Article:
Senators Seek to Combat Illegal Tunnel Activity on Southwest Border
June 21, 2011
Washington – U.S. Senator Dianne Feinstein (D-Calif.), Chair of the Senate Caucus on International Narcotics Control, along with Senators Jon Kyl (R-Ariz.), Mary Landrieu (D-La.), and Claire McCaskill (D-Mo.), introduced legislation to combat illegal tunnel activity on the Southwest border of the United States.
The bill would provide law enforcement and prosecutors additional tools to locate tunnels, identify criminals and punish those involved in illegal activity. The Border Tunnel Prevention Act of 2011 builds on legislation Senator Feinstein introduced in 2006 and was signed into law.
“Underground tunnels on the southwest border present a serious national security threat,” said Senator Feinstein. “As the U.S./Mexico border has become more secure, smugglers have gone underground to evade border enforcement. An astonishing 154 tunnels have been discovered since May 1990. On a recent visit to San Diego, I saw a sophisticated tunnel – close to half a mile long – stretching from an abandoned warehouse to Tijuana, Mexico. Designed with tracks and pulleys, smuggling tunnels are growing along border states to transport drugs, and can be used to transport weapons and people.”
“Arizona has more illegal tunnels under its border with Mexico than any other state,” said Senator Kyl. “These tunnels pose a serious danger to not only the people who use them, but to our national security as well, since it affords smugglers an unfettered means to illegally transport people and narcotics into our country. The U.S. must step up its effort to deter and detect tunnel use.”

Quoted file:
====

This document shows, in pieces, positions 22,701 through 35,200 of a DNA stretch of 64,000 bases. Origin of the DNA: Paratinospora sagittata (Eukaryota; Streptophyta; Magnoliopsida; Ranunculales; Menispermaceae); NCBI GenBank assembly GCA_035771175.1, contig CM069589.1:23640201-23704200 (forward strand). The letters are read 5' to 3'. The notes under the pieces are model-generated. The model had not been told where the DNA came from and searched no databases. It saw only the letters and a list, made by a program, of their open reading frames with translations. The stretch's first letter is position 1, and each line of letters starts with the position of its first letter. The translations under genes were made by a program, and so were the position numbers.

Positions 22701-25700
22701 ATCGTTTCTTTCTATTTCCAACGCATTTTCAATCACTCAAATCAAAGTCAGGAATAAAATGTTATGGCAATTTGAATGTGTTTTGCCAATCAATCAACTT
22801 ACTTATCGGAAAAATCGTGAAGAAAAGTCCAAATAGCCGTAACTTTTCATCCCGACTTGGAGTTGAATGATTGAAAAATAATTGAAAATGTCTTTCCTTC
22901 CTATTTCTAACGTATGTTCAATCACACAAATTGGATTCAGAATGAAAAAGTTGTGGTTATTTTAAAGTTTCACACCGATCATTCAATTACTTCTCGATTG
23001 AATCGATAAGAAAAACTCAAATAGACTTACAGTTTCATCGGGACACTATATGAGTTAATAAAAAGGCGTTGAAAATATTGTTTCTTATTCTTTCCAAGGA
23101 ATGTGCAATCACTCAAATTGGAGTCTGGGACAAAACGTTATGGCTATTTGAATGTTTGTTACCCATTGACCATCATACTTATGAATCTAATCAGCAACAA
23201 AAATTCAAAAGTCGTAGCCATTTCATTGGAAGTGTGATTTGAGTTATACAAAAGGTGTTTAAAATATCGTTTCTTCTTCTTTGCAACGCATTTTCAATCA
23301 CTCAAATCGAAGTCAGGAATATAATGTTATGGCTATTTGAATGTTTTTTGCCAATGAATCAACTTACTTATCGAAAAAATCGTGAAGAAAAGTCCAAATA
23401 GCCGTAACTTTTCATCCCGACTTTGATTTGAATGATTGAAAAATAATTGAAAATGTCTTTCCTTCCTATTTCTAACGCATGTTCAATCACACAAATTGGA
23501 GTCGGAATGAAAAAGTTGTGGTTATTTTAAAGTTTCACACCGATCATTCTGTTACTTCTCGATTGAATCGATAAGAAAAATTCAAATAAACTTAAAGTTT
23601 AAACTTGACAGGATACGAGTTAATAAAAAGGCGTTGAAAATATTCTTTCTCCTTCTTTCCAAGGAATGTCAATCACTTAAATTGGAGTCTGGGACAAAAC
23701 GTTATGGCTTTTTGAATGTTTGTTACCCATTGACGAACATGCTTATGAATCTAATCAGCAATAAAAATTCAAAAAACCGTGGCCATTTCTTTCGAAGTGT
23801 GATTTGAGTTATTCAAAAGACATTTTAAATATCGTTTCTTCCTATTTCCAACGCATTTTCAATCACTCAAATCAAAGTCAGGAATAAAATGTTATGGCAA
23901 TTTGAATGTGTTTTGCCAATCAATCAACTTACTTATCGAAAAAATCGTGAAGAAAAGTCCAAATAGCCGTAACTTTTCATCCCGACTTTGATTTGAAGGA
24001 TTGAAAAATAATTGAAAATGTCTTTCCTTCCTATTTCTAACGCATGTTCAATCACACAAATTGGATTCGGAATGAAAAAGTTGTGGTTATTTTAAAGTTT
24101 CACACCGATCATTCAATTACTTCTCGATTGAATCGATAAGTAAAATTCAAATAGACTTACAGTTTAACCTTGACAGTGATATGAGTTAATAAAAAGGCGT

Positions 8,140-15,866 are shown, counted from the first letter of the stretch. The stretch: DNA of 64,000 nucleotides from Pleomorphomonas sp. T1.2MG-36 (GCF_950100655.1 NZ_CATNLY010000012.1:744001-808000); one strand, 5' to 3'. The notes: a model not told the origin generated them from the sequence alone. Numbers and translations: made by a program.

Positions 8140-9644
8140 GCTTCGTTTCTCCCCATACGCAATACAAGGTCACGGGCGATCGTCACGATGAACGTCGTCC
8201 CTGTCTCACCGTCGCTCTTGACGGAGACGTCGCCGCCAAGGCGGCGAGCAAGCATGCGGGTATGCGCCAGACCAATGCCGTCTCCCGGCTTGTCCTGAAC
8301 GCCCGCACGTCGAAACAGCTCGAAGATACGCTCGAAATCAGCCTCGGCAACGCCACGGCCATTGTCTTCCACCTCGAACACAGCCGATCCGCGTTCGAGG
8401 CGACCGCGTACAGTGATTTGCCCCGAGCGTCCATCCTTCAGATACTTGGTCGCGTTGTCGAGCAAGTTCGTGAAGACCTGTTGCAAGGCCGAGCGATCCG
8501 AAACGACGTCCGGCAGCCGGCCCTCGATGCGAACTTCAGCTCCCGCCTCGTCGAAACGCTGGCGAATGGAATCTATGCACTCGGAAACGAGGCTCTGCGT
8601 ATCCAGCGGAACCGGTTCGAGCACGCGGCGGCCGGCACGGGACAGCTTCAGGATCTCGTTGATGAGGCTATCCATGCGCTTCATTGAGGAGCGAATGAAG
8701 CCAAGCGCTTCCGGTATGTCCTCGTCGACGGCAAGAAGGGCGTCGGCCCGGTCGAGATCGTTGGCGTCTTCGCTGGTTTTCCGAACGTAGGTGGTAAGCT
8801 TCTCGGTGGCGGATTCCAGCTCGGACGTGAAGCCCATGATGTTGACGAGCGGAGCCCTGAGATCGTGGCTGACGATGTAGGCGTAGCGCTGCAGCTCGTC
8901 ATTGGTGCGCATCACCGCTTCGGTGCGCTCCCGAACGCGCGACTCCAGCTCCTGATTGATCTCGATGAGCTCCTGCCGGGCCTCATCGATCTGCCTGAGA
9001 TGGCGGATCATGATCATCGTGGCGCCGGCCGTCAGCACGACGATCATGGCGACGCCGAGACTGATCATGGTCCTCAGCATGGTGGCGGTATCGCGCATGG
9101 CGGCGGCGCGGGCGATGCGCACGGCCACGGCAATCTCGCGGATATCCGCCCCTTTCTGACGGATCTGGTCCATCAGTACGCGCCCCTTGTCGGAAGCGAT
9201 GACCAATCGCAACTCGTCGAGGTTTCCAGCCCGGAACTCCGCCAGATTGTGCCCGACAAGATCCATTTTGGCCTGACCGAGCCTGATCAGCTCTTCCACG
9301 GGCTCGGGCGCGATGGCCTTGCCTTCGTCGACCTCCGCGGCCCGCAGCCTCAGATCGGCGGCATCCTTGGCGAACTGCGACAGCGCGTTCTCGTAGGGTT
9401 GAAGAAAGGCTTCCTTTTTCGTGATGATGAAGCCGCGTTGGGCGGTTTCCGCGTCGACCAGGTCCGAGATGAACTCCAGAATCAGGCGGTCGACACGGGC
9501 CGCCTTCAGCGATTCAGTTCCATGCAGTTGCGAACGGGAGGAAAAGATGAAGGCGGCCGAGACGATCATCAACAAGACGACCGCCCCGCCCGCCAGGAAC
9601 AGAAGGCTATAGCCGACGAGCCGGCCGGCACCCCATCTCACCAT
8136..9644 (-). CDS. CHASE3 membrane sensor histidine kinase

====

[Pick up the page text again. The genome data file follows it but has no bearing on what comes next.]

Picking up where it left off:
“Our investments in fencing, vehicle barriers, surveillance technology, and additional agents are paying dividends along the borders, and criminal organizations have been forced to modify their tactics as a result, said Senator Landrieu. “This legislation gives law enforcement important new tools to investigate and prosecute attempts to compromise our borders and smuggle contraband into the United States.”
“Last year, we passed legislation to help secure our Southwest border by increasing law enforcement and judicial resources and providing aerial surveillance drones. This legislation addresses those who have literally gone underground in an effort to bypass detection. This is a commonsense piece of legislation that will improve agency coordination and response when it comes to combating illegal tunneling and securing our border,” said Senator McCaskill.
The Border Tunnel Prevention Act of 2011 will:
- Make the use, construction or financing of a border tunnel a conspiracy offense;
- Specify border tunnel activity as unlawful under the existing forfeiture and money laundering provisions to allow authorities to seize assets in these cases.
Senator Feinstein introduced the Border Tunnel Prevention Act of 2006, which became law in 2007. The law criminalizes the construction, financing or use of an unauthorized tunnel or subterranean passage across an international border into the United States. It also imposes a punishment for anyone who negligently permits others to construct or use an unauthorized tunnel or subterranean passage on their land.
Companion legislation will be introduced in the House of Representatives by Congressman Silvestre Reyes (D-Texas).